How to Choose a Fly Rod

How To Choose a Fly Rod

Temple Fork Professional Fly Rod – Click to View

| The right fly fishing rod can make fly fishing an absolute pleasure or turn it into a frustrating hassle. This is why, when you first get into fly fishing, it is extremely important to make the correct selection so you don’t wind up so frustrated that you end up quitting altogether. To make things more complex, the rod should fit the species you are fishing for, the size fly you are casting, and the conditions. As a beginner, there are some rods that are great choices – check five of them out by clicking here. There are several things it is important to know when choosing a fly fishing rod – weight, length, action, pieces, and the warranty it is covered under.


Weight in this case refers to the “weight” of the line that the rod is designed to cast easily. Some lines are thicker and heavier, and thus designed for bigger fish and flies, and others are lighter and thinner and thus designed for lighter flies and smaller fish. Each rod is designed specifically to cast a certain weight of line – basically, the spine and flex of the rod are engineered perfectly to have the perfect amount of power to get that line out as efficiently as possible.

If you have too light of a rod for the line you are using, the rod will struggle to cast the line and you won’t get the natural cast that makes fly fishing fun. If the rod is too heavy of an action, it won’t transfer enough power to the line to cast it well either, as it will be too stiff and not springy enough to keep the line moving.

This is extremely important and perhaps the number one item to remember when buying fly rods. Here is a chart that will help you decide which weight of rod to look for.

Panfish, Smaller Trout in Smaller Creeks0-4
Average Sized Trout4-6
Smallmouth and Largemouth Bass5-8
Bonefish and Redfish7-9
Northern Pike and Muskie8-12
False Albacore, Striped Bass, Peacock Bass, Golden Dorado8-12
Sailfish and Marlin14-15

Additionally, you can read more about the weight of fly fishing setups here.


Fly rods for an average fish species generally come in an 8 to 9 foot range. The longer rods have a little more casting power and work well for bigger fish as well. 8 foot rods are a pretty good middle ground for rods, and anything less is perfect for small stream fishing or fishing for small species like panfish.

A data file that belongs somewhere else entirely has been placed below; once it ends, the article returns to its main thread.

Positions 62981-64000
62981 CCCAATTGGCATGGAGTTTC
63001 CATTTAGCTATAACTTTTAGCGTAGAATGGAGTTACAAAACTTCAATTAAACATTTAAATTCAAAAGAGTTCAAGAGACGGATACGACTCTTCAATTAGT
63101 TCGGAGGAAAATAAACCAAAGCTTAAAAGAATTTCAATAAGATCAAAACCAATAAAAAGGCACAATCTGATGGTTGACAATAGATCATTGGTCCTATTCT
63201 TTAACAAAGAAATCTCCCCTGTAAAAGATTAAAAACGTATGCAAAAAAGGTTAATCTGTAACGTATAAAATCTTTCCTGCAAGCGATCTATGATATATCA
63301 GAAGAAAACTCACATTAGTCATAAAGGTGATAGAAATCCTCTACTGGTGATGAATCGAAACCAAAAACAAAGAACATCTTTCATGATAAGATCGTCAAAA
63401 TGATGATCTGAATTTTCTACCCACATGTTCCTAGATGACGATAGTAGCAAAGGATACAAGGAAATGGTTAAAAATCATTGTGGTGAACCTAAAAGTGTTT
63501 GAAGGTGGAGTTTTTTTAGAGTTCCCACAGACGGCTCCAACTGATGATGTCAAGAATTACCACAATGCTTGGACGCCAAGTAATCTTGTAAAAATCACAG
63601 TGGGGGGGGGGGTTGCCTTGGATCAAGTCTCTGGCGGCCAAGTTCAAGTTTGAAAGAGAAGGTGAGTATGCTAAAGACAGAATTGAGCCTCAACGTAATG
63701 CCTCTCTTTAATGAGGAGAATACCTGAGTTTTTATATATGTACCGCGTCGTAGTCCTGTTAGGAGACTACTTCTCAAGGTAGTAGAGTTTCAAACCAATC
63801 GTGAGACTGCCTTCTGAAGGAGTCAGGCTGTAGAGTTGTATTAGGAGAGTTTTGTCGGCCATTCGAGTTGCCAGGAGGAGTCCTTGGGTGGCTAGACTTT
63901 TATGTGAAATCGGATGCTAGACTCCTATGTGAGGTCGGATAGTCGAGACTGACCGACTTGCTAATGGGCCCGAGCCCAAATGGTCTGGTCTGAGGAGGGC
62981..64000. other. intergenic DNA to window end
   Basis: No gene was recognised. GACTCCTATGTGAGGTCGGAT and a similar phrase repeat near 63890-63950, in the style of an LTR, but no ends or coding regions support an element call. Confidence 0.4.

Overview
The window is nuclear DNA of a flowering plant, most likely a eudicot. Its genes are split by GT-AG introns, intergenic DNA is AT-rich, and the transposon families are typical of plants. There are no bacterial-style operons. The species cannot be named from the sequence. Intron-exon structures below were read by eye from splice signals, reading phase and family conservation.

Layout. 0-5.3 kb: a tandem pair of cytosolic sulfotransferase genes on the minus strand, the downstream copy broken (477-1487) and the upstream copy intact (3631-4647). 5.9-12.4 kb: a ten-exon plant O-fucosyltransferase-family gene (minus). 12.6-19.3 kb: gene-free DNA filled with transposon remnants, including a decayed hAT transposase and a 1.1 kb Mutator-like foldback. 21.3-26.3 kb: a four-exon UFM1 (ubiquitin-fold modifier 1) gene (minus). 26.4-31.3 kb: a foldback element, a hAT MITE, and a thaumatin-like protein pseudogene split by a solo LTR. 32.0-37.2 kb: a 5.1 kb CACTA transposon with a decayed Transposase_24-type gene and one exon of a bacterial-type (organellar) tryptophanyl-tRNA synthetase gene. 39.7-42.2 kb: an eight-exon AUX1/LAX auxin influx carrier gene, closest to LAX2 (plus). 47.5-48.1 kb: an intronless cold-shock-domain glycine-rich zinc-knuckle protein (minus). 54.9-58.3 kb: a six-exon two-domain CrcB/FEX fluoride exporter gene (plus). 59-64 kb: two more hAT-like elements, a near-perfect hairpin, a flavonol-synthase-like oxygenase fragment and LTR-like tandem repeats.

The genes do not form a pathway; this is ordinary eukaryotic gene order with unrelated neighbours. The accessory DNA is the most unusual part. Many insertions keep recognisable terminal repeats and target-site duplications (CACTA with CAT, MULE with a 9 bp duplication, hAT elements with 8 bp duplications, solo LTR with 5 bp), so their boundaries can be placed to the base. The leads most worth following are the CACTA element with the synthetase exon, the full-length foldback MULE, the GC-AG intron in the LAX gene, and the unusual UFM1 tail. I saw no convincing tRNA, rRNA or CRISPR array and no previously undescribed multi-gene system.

The Redington Classic Trout Fly Rod, a Moderate Action – Click to View

Fly rods are like any other rod when it comes to action, which refers to the spine of a rod. They range from fast to slow action, and basically the slower the action, the further down towards the butt of the rod it bends when casting or fighting a fish.

A fast action rod will have a slight bend in the very tip when casting or when fighting the size fish the rod is designed for. It feels stiffer and has more casting power to cut through wind or cast further. These rods are a great choice when fishing a larger river or lake in order to cast far and pull the fly back over the fish. The fast action tip will also save your arm, as they don’t require so much work to push the line since they are stiffer.

A medium, or moderate, action rod bends almost midway down the rod when fighting or casting. This flex makes these rods a solid all around choice for finesse casts, yet still having the power to make distance, though not as much as the fast action.

A slow action rod bends most of the way down the rod when casting and is very springy. Since these don’t have much spine, they don’t cast far or hard, but this makes them a good choice for finesse casting at close distances. These would be great for stream fishing or any other close distance fishing where you want a great fight.

The action plays a large role in how a rod feels, but if you adhere to the conditions each rod excels under, you will be well off. It is noteworthy that rods can come in either medium-fast or medium-slow actions, which is merely the middle ground of each action.

Pieces of the Rod

Fly rods can come in many different pieces due to their length, ranging from one piece to seven or eight. The difference between these is how many sections the rod can break down into, which primarily affects traveling and storage. The eight piece rods break down into many small sections to fit easily into a small suitcase, while obviously a 9 foot long single piece rod won’t travel well on an airplane or long car ride.

People do have preferences as far as sensitivity and performance go. For many, it isn’t possible to fish with a one piece, but it would perform the best since the whole spine is fully attached. It is said that the more pieces you get, the less sensitivity and performance you will get out of your rod. For many, 2 to 4 pieces are optimal as they break down small enough to travel well without being broken, but still don’t have a very noticeable difference in performance.


The warranty varies widely from manufacturer to manufacturer. Some will warranty the rod for it’s entire lifetime, while others only warranty for a year against manufacturer’s defects. Companies like Temple Fork Outfitters offer a lifetime no fault warranty, so if it breaks for any reason, you would send in 30 dollars and the broken rod and will get a repaired or new rod. This is something important to watch for, as it may not mean much now, but in a couple years when your buddy accidentally slams your rod in his tailgate, it becomes of utmost importance.


Each fly rod has it’s own distinct characteristics, and hopefully this list has helped you learn more about what to look for. I have compiled a list of the 5 best fly rods under $200 dollars here if you are looking for a solid rod on a budget. Thanks for reading!


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